Saturday, December 5, 2009

Excel Macros : Text to Numbers VBA

Some times you get data which has some numbers surrounded by lots of text or non text characters or space in between text and numbers. Position of the numbers within text is not same in each data line. In such situation you may not be able to apply standard Excel Formulas to extract number from text. In such scenario you will need to use VBA to Extract Number from String. Today I am sharing with you UDF to perform this function. Just for illustration following table will show you capability of this UDF.

Text Data
Extracted Numeric Value
xusdhd 10005000
10005000
AKSID0100050000 A1
100050000
IU EW KFID100050000 A 1
100050000
10005 0000 A1
100050000
01000 A1 B 12
1000


Above Numeric Values have been extracted using simple formula =Number(B3) , In this case text string is in Cell B3. This formula is not available in standard excel functions. To apply this formula You will need to copy this code to regular VBA module of your workbook

'****************************************************************
'* User Defined Function (UDF) to Get Numeric Value from String *
'****************************************************************
Function Number(ByVal CurrString As String)
Dim temp As String

temp = Left(CurrString, 1)
Do While Not IsNumeric(temp)
If Len(CurrString) <= 1 Then
Exit Function
Else
CurrString = Mid(CurrString, 2)
temp = Left(CurrString, 1)
End If
Loop
Number = Val(CurrString)
End Function


Download excel file with UDF for Text to Numbers

9 comments:

  1. I'm a little confused as to the rule governing your UDF. Why for this piece of data...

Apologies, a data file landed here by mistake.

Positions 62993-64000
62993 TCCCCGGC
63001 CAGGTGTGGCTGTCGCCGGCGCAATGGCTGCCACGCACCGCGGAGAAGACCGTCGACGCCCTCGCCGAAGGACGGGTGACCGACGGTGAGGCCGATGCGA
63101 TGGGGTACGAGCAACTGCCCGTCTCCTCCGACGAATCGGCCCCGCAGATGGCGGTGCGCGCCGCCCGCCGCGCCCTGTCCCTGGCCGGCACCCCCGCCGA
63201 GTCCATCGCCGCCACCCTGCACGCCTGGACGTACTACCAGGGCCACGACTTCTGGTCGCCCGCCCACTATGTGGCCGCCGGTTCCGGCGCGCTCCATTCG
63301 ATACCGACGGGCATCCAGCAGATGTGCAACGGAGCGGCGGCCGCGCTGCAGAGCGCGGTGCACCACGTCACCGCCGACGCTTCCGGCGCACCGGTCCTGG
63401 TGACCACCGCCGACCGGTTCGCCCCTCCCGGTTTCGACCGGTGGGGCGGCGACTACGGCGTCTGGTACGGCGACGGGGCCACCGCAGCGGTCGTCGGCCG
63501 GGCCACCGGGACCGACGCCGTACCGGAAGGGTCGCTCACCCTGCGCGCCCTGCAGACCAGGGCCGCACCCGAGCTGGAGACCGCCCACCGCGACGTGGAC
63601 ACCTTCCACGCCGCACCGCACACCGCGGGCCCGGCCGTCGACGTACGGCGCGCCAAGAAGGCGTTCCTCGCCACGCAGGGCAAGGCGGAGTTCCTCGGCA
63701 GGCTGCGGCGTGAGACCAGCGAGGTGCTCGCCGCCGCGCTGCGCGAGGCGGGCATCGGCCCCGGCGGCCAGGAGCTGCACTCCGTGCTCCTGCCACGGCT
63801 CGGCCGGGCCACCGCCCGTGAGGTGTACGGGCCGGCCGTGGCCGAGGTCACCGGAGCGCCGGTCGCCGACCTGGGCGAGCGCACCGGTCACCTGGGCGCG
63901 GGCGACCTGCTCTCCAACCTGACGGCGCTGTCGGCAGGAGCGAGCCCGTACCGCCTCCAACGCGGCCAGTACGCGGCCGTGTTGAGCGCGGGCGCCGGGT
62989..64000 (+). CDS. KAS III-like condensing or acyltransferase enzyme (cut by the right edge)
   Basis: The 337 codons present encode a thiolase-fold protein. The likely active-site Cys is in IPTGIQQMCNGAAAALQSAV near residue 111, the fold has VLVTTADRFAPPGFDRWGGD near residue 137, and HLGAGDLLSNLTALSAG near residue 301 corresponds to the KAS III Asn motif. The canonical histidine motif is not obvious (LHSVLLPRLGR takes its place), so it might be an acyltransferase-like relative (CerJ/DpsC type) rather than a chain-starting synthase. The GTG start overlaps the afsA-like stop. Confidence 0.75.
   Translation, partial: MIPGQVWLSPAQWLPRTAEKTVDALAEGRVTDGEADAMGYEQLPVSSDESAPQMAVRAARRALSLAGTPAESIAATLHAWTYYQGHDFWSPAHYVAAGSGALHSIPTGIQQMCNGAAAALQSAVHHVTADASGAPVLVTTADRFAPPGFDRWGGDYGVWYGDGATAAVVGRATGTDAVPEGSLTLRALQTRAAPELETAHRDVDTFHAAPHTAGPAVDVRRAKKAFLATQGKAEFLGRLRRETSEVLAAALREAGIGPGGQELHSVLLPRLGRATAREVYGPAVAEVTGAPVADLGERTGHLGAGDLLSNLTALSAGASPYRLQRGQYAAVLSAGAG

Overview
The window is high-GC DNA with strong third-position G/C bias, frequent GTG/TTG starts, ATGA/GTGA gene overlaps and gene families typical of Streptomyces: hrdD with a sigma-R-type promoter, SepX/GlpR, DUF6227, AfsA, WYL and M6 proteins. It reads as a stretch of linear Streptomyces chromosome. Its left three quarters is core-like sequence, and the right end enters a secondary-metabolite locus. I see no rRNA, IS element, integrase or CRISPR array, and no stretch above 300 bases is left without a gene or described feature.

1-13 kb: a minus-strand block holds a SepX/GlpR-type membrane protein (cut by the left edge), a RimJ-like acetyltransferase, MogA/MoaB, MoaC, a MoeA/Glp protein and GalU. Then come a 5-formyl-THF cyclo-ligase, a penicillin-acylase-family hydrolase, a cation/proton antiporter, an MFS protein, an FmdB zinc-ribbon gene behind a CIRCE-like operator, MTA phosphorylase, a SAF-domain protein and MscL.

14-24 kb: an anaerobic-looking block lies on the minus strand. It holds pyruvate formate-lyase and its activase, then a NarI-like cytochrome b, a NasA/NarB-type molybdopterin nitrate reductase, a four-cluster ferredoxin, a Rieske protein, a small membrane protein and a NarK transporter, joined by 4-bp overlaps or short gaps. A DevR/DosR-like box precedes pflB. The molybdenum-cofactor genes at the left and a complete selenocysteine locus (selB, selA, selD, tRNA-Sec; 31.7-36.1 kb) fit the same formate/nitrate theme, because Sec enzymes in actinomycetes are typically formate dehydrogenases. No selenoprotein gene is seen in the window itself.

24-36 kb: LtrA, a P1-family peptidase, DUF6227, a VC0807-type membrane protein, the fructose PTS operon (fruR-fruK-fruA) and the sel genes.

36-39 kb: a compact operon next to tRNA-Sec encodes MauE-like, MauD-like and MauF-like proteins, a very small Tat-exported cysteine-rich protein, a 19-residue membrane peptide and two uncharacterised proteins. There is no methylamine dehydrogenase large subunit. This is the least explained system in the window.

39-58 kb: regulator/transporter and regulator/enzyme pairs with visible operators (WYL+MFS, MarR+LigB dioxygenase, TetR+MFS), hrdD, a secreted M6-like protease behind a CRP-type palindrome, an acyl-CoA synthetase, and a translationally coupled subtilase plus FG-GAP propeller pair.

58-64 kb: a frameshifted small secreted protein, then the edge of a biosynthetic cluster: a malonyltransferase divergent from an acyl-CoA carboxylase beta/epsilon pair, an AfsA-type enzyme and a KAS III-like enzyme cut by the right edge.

10005 0000 A1

    do you extract the first two numbers (and concatenate them together while ignoring the third number at the end? At first I thought your rule was to extract the first number you come to, but in this case you extracted the first two numbers you came to.

    Rick Rothstein (MVP - Excel)

    ReplyDelete
  2. Hello Rick

    Thanks for pointing out. Actualy this UDF extracts first number until it is seprated by a non numeric character, however this ignores any space separating the number.

    The logic in this UDF is to remove all non numeric character in the begining of text. Once the string has numeric value at start I am using Val(String) statement to extract number. This ignores any space seprating the number.

    Other way could be start building new string after you hit numeric character till you encounter a space or non numeric character. That basis I will get only first number.

    Thanks
    Yogesh Gupta

    ReplyDelete
  3. Okay, in looking at your UDF closer, I see that the rule is to get the first number you come to... I didn't remember that the Val function ignores spaces in the middle of numbers. Here is a worksheet formula that does the same thing as your UDF...

    =LOOKUP(9.9E+307,--LEFT(MID(SUBSTITUTE(A1," ",""),MIN(FIND({0,1,2,3,4,5,6,7,8,9},SUBSTITUTE(A1," ","")&"0123456789")),999),ROW($1:$99)))

    Rick Rothstein (MVP - Excel)

    ReplyDelete
  4. Actually, to fully duplicate your UDF, the worksheet formula needs to look like this...

    =IF(A1="",0,LOOKUP(9.9E+307,--LEFT(MID(SUBSTITUTE(A1," ",""),MIN(FIND({0,1,2,3,4,5,6,7,8,9},SUBSTITUTE(A1," ","")&"0123456789")),999),ROW($1:$99))))

    Rick Rothstein (MVP - Excel)

    ReplyDelete
  5. Here is a slightly shorter UDF that does what your UDF does...

    Function Number(ByVal CurrString As String)
    Dim X As Long
    For X = 1 To Len(CurrString)
    If IsNumeric(Mid(CurrString, X, 1)) Then
    Number = Val(Mid(CurrString, X))
    Exit For
    End If
    Next
    End Function

    Rick Rothstein (MVP - Excel)

    ReplyDelete
  6. And here is an even shorter UDF...

    Function Number(ByVal CurrString As String)
    Dim X As Long
    For X = 1 To Len(CurrString)
    Number = val(Mid(CurrString, X))
    If IsNumeric(Number) And Number > 0 Then Exit For
    Next
    End Function

    Rick Rothstein (MVP - Excel)

    ReplyDelete
  7. Hello Rick

    You always add value to my posts, that makes content richer for users of myblog.

    Thanks once again.

    Yogesh Gupta

    ReplyDelete
  8. Hey guys thanks for this rich source of knowledge sharing. I am familiar with Access, but in my current environment, XL is more widely used. And I am learning.

    Happy New Year to you all.

    Ninad.

    ReplyDelete
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